Event Tackles Controversial Topics

By Rona Johnson
The Northeast Biomass Conference & Expo held Aug. 4-6 in Boston was everything we had hoped it would be. What we didn't expect was the diversity of the attendees. According to Jim Sampson, BBI International's registration manager, eight different countries and 38 states plus the District of Columbia were represented―not bad for a regional event.

I suspect that it was the subject matter and the first plenary session regarding the carbon neutrality and sustainability of woody biomass that drove attendance. The session was well-attended but unfortunately we weren't able to open it up to comments from the audience as I had earlier thought we would. I thought the dialogue amongst the participants-Moderator Dwayne Breger, director of renewable and alternative energy development for the Massachusetts Department of Energy Resources; Dave Tenny, president and CEO of the National Alliance of Forest Owners; Tom Walker, consultant/team lead for the Manomet Center for Conservation Sciences; Bob Perschel, northeast region director of the Forest Guild; and Michael Goergen, executive vice president and CEO of the Society of American Foresters-however, made up for the lack of audience participation.

It was obvious the presenters had differing views on the use of woody biomass, but instead of arguing they were respectful of one another and at the same time made their views known.

What I found most interesting was the discussion about forest landowners and the fact that they are able to do a better job of perpetuating forest lands when they have more options and markets. This goes against the claims that the use of woody biomass for renewable energy will lead to clear-cutting of forests. Why would forest landowners destroy all of their income in one fell swoop? That‘s akin to the idea that farmers aren't concerned about soil erosion and quality. If they don't take care of their land, then their land won't be as productive and they won't get the yields they need to profit.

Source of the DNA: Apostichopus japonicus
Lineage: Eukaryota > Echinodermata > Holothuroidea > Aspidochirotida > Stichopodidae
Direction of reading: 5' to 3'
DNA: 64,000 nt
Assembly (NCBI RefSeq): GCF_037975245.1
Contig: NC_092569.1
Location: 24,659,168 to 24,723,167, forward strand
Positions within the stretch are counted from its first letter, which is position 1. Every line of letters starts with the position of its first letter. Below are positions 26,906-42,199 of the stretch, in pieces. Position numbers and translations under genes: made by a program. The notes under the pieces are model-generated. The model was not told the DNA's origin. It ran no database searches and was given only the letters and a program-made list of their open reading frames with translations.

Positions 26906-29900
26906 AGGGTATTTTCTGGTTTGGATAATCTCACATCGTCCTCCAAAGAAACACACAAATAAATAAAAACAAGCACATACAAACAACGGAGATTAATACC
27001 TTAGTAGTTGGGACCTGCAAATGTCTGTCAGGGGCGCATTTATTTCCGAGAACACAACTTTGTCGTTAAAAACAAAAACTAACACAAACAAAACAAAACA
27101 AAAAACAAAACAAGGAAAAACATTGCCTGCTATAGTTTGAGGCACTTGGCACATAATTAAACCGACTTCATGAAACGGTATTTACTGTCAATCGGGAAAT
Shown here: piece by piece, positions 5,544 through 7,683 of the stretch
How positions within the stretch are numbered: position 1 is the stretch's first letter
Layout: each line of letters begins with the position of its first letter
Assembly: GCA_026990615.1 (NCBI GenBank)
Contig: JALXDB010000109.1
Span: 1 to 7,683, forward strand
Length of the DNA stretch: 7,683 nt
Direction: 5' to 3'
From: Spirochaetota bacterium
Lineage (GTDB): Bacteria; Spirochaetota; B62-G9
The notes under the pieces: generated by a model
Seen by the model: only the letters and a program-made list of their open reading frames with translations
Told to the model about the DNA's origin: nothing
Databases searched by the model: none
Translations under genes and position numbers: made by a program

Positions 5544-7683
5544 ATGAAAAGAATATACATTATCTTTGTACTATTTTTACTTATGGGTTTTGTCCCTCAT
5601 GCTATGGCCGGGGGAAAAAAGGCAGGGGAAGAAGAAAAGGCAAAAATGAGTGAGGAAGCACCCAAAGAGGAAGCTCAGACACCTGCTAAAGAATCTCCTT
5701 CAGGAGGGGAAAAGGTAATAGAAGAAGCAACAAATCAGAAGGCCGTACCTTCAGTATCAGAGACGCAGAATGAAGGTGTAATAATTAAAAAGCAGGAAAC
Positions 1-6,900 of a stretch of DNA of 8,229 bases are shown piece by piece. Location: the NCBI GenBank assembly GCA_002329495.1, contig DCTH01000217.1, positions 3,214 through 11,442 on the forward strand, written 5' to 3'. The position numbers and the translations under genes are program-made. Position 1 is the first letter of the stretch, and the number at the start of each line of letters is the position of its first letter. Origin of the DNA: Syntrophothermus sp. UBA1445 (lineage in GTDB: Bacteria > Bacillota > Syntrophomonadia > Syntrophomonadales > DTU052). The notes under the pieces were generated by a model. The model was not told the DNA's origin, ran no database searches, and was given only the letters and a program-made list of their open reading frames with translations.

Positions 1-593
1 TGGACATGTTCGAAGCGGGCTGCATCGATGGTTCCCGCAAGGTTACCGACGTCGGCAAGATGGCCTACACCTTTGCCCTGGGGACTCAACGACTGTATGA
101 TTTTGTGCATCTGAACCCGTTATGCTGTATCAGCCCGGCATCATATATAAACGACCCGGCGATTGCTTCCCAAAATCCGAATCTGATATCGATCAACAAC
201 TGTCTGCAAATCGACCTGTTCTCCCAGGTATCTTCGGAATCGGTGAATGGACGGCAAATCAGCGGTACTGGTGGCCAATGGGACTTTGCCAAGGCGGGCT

I also attended all of the panel sessions in the biomass project development and finance track, most of which basically concluded that projects without abundant, affordable biomass supplies probably will have a tough time getting financing.

I was told that protestors had applied to local law enforcement to hold a demonstration and also that some people were handing out fliers, but I personally never saw or heard any of it. I would have been surprised if there had been a huge demonstration, however, as apparently the people against the use of woody biomass for renewable energy production have already gotten what they wanted in the form of the Manomet Center study, the Massachusetts Executive Office of Energy and Environmental Affairs' request for swift policy changes to the state's renewable portfolio standard in light of the study's findings, and the public meetings held regarding the study.

I just hope the policymakers in Massachusetts don't forget about the forest landowners, loggers and biomass project developers, and the potential for economic development the industry could bring to the state when they are making their decisions.